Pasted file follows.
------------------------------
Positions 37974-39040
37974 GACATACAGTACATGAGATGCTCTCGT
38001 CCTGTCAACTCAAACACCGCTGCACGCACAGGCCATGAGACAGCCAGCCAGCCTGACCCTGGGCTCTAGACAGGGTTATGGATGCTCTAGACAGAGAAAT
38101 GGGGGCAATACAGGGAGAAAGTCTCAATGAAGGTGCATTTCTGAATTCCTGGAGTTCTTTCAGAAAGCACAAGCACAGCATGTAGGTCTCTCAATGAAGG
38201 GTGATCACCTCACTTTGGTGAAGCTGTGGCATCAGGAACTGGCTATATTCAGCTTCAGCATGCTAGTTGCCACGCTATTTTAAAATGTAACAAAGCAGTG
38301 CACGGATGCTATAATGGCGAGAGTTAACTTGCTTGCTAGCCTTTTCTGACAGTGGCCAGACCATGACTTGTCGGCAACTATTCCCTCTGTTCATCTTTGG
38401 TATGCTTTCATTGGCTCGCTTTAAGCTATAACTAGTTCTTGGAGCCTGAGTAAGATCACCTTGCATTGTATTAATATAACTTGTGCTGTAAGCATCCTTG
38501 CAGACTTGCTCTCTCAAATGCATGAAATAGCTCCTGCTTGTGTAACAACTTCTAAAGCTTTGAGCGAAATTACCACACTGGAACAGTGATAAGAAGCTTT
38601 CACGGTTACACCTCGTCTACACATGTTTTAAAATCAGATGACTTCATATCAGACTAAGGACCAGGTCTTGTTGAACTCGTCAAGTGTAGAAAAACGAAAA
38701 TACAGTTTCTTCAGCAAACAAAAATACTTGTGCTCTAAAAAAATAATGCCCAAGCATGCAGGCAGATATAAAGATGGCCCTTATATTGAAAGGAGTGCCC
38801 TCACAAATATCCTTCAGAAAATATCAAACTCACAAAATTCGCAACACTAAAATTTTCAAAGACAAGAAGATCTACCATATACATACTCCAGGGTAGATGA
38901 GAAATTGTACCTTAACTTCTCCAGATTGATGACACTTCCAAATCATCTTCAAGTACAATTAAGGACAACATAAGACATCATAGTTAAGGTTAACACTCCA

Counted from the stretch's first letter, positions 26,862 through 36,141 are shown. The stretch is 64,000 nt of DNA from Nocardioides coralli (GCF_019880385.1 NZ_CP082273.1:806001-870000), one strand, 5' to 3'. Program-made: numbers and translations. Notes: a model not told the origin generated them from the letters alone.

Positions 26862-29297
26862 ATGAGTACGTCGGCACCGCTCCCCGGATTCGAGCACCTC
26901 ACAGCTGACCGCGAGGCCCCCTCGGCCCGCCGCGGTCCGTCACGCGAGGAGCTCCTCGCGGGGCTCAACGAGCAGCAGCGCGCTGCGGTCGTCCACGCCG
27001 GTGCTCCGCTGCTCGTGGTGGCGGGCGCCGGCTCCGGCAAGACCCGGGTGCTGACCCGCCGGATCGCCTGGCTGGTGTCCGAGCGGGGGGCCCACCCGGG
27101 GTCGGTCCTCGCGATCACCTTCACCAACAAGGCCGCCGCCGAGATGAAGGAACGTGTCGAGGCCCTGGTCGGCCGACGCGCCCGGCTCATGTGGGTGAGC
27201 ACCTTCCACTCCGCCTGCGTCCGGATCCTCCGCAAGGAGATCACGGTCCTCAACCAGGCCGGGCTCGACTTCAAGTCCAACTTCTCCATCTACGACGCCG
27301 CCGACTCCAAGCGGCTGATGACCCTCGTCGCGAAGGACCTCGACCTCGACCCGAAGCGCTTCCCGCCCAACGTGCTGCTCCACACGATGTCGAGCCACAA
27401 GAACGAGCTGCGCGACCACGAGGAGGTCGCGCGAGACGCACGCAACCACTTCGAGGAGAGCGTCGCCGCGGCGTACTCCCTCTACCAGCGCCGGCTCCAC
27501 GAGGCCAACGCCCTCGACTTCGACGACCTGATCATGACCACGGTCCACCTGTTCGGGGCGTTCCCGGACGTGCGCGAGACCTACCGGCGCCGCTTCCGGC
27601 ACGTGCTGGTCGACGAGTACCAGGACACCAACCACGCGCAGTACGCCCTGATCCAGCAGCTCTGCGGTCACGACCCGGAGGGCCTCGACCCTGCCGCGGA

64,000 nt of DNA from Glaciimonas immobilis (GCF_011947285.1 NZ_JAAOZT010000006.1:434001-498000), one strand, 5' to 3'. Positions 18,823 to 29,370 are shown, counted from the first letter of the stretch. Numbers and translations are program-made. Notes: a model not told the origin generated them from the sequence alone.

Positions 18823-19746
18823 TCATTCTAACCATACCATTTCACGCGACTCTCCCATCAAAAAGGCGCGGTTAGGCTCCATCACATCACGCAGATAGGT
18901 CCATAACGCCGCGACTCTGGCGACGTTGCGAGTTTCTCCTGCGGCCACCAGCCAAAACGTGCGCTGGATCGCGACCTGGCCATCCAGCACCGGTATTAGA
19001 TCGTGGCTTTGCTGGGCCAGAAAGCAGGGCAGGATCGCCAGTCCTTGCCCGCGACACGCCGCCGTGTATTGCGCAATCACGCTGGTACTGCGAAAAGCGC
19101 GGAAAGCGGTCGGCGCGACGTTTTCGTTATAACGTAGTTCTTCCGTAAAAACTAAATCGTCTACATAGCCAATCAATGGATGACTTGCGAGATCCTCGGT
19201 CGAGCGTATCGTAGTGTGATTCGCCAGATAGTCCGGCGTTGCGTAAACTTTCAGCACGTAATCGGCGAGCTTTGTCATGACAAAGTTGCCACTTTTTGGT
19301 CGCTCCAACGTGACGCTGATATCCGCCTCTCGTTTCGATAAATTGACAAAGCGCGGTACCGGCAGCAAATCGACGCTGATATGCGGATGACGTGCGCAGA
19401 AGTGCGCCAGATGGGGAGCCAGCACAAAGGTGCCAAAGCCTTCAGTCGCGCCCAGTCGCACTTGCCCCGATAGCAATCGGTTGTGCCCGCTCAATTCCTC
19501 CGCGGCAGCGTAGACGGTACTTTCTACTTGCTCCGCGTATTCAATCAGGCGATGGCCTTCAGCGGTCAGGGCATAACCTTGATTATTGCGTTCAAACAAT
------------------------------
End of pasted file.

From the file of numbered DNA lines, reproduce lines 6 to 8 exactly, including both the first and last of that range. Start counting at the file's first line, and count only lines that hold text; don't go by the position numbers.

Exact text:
38301 CACGGATGCTATAATGGCGAGAGTTAACTTGCTTGCTAGCCTTTTCTGACAGTGGCCAGACCATGACTTGTCGGCAACTATTCCCTCTGTTCATCTTTGG
38401 TATGCTTTCATTGGCTCGCTTTAAGCTATAACTAGTTCTTGGAGCCTGAGTAAGATCACCTTGCATTGTATTAATATAACTTGTGCTGTAAGCATCCTTG
38501 CAGACTTGCTCTCTCAAATGCATGAAATAGCTCCTGCTTGTGTAACAACTTCTAAAGCTTTGAGCGAAATTACCACACTGGAACAGTGATAAGAAGCTTT